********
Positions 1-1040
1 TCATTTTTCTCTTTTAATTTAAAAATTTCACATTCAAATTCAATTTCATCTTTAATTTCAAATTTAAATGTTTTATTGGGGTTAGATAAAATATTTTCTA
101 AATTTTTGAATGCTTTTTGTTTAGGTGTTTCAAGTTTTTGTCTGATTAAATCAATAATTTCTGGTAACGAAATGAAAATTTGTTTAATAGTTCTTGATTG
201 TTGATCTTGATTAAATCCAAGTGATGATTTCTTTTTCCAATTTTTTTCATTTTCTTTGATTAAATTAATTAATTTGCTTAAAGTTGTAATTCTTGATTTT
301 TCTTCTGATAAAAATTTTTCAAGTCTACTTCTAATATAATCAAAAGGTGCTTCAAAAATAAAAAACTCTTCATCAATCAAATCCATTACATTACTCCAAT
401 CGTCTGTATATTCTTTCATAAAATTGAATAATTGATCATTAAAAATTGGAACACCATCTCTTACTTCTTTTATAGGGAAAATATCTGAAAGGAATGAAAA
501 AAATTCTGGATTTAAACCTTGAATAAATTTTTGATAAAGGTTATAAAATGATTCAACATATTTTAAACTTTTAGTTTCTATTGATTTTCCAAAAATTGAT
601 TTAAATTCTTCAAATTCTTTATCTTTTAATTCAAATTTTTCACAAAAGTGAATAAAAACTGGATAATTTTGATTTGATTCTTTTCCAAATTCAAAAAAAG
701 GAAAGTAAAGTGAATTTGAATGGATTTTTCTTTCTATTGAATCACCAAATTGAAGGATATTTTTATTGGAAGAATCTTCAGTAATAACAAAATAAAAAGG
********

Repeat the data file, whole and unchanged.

Positions 1-1040
1 TCATTTTTCTCTTTTAATTTAAAAATTTCACATTCAAATTCAATTTCATCTTTAATTTCAAATTTAAATGTTTTATTGGGGTTAGATAAAATATTTTCTA
101 AATTTTTGAATGCTTTTTGTTTAGGTGTTTCAAGTTTTTGTCTGATTAAATCAATAATTTCTGGTAACGAAATGAAAATTTGTTTAATAGTTCTTGATTG
201 TTGATCTTGATTAAATCCAAGTGATGATTTCTTTTTCCAATTTTTTTCATTTTCTTTGATTAAATTAATTAATTTGCTTAAAGTTGTAATTCTTGATTTT
301 TCTTCTGATAAAAATTTTTCAAGTCTACTTCTAATATAATCAAAAGGTGCTTCAAAAATAAAAAACTCTTCATCAATCAAATCCATTACATTACTCCAAT
401 CGTCTGTATATTCTTTCATAAAATTGAATAATTGATCATTAAAAATTGGAACACCATCTCTTACTTCTTTTATAGGGAAAATATCTGAAAGGAATGAAAA
501 AAATTCTGGATTTAAACCTTGAATAAATTTTTGATAAAGGTTATAAAATGATTCAACATATTTTAAACTTTTAGTTTCTATTGATTTTCCAAAAATTGAT
601 TTAAATTCTTCAAATTCTTTATCTTTTAATTCAAATTTTTCACAAAAGTGAATAAAAACTGGATAATTTTGATTTGATTCTTTTCCAAATTCAAAAAAAG
701 GAAAGTAAAGTGAATTTGAATGGATTTTTCTTTCTATTGAATCACCAAATTGAAGGATATTTTTATTGGAAGAATCTTCAGTAATAACAAAATAAAAAGG